For the last century or so, cash and checks have been the methods of choice for doing business, although more recently, electronic bank transfers have allowed us to make payments directly from our bank accounts instead.
But even today, checks can still take a day or longer to clear, and the speed of electronic bank transfers are dependent on a country’s banking infrastructure. Traditionally, they have been processed in large batches once a day or several times a day and didn’t process electronic payments at all at night or on weekends.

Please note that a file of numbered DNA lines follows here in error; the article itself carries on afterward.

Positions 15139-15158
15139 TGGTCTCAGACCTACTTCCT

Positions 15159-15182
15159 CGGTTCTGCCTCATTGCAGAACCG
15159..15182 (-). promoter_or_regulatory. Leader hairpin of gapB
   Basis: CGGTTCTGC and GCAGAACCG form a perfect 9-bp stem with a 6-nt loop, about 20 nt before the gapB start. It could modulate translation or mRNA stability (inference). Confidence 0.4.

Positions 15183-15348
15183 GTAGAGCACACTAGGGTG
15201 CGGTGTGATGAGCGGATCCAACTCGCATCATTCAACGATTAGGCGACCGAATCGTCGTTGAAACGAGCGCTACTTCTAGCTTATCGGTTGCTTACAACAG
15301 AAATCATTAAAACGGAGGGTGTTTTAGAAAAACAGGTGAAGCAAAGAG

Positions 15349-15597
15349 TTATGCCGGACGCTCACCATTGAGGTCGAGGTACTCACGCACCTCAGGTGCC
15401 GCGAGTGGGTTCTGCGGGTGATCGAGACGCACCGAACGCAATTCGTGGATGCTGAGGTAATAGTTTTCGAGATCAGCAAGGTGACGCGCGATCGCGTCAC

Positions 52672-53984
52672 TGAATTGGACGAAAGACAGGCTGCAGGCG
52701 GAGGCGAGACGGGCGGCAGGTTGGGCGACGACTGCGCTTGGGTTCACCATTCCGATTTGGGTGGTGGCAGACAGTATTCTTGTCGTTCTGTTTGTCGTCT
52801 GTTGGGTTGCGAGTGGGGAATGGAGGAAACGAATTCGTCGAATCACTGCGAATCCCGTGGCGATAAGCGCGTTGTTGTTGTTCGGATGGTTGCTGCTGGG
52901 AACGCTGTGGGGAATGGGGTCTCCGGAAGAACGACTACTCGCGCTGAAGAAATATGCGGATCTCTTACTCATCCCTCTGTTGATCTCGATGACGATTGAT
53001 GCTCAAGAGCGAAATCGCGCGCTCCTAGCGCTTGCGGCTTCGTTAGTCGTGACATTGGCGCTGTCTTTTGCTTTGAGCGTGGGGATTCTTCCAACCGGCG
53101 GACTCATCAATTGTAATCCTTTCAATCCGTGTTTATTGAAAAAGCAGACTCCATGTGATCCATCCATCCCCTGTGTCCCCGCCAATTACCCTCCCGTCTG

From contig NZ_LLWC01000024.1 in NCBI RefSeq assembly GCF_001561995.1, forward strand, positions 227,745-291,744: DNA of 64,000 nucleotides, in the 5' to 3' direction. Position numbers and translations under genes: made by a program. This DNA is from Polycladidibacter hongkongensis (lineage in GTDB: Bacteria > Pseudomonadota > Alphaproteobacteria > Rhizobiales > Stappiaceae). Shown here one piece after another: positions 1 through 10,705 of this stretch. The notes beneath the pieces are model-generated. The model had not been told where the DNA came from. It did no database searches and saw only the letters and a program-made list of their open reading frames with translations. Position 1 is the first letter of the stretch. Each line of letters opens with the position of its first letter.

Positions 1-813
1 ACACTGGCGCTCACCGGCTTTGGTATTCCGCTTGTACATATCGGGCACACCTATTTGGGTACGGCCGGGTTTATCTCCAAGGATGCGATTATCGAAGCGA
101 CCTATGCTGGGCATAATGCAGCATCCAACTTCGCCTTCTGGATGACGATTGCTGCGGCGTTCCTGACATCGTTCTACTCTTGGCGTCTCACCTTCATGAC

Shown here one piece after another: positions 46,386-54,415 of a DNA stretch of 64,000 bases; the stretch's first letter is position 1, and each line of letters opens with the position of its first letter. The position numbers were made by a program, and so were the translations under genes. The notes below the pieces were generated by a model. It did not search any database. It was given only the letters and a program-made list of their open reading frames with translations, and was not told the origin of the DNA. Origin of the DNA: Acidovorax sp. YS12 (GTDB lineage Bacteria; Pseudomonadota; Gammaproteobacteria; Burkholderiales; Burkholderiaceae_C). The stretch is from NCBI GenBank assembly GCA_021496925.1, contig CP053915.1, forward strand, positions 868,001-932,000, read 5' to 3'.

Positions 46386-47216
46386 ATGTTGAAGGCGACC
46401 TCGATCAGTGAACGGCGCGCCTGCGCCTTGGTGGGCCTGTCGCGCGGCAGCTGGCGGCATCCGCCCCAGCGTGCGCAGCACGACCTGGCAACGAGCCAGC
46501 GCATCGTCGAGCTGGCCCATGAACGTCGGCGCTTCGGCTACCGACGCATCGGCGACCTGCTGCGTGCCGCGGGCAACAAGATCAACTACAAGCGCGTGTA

This slowness can create significant uncertainty, especially for people struggling to make ends meet or for small business owners, who rely on receiving payments promptly to support their cash flow. And for economies where cash is still king, there is the constant risk of theft, the inability of businesses to scale beyond their communities, and the murkiness of untraceable transactions.
Countries are investing in their banking infrastructure to help money move much faster than checks and more securely than cash, bringing the benefits of the digital economy to more people and businesses. These upgraded systems are dubbed “real-time payments,” also known as “instant payments,” “faster payments” or “immediate payments.”